But if a call came, I took it.
I was also willing to take on whatever the school needed help with. Would I have rathered sit in a staff room and read a book? Sure. Instead I did whatever was asked of me. I often donated my prep time to cover other classes, helped with supervision, filed report cards and sorted book rooms. I made sure that I was friendly and the best at my job, and slowly but surely the random calls all over the board shifted to requests to a few of my favourite schools. It was not an easy ride to get to that place, but I worked hard for eighteen months to get it.
So, today I saw someone complaining about being asked to cover a supervision that may or may not have been outside what the union says we have to do. This same person has complained more than once about the lack of work they are getting, and then complained about the work they did get.
I mean, come on.
I understand financial responsibilities and paying bills and all of that. I really do. It’s why I took a part time job at a grocery store to help make ends meet. I’m still paying back my student loans I accumulated over the five years of my post secondary education. I know it’s frustrating to have to wait to build yourself up in a career.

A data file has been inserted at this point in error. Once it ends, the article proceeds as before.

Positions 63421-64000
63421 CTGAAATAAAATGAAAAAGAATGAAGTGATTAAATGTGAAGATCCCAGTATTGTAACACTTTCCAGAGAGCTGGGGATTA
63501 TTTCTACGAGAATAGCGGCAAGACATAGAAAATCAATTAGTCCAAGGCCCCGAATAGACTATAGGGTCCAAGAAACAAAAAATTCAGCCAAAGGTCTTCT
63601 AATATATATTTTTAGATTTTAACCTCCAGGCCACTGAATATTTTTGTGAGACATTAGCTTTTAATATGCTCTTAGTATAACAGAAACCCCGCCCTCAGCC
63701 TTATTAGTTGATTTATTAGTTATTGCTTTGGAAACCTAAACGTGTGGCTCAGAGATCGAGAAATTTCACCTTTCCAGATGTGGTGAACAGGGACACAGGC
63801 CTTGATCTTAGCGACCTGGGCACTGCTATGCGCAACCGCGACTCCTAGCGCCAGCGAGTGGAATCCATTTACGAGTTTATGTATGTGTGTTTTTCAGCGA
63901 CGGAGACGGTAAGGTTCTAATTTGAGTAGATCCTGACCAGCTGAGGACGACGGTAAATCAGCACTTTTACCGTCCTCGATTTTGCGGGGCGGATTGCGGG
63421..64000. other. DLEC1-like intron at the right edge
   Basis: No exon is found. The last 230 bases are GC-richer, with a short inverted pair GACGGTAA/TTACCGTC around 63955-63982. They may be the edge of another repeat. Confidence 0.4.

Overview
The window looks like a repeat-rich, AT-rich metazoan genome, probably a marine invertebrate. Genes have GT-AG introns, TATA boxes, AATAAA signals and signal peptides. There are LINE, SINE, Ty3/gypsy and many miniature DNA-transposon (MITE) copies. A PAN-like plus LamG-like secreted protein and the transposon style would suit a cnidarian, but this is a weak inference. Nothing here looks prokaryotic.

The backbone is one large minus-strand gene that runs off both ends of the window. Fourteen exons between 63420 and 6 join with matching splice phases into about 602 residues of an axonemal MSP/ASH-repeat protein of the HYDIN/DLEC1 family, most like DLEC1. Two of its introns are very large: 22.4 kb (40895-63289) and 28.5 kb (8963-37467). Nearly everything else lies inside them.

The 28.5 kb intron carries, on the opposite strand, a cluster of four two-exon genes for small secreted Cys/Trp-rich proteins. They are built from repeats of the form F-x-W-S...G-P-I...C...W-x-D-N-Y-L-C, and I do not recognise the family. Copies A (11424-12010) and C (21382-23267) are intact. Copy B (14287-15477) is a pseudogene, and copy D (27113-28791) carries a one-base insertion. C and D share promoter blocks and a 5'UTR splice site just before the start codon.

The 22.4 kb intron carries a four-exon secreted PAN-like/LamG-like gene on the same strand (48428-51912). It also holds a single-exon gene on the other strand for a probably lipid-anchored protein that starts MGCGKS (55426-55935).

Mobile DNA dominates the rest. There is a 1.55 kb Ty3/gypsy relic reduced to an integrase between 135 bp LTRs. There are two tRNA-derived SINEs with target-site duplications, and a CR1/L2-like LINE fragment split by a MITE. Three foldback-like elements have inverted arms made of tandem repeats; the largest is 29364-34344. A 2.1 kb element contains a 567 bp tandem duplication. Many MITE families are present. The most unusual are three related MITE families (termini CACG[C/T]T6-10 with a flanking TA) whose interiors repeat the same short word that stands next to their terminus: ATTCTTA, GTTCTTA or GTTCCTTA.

But you know what else is frustrating?
Seeing others expect the work I’m now getting after being in the board for two weeks. I don’t mean to sound entitled, but I worked hard to get here and baby, I’ve earned it. I don’t expect others to have to endure the same hardships I went through to get a foot in the door, but just… approach the job with a little gratitude. We have the best job in the entire world. Honestly. It’s hard, exhausting and so much work… but it is also so rewarding and incredibly fun. I can’t imagine doing anything else.
I know not everyone will feel this way… but I struggle a little with that because my road to get here has been so uphill. I didn’t give up because I knew unequivocally that this was what I wanted to do. I knew it was worth the struggle.
But now I feel like I’m summiting the mountain, and it’s all been worth it. I am thoroughly enjoying life as a part-time supply teacher who is often requested by my favourite schools, and I refuse to feel bad about it. Especially when I have heard from multiple secretaries that jobs are going unfilled because supply teachers aren’t accepting them or making themselves available.
So, to all those complainers in the Facebook group: getting started is hard, and the climb can be brutal. But if you dig in, keep putting one foot in front of the other, do the work and do it well, you will reach the top. So stop complaining, go volunteer on your days off and take every job that comes your way, whether you like it or not.
It’s all worth it in the end. :)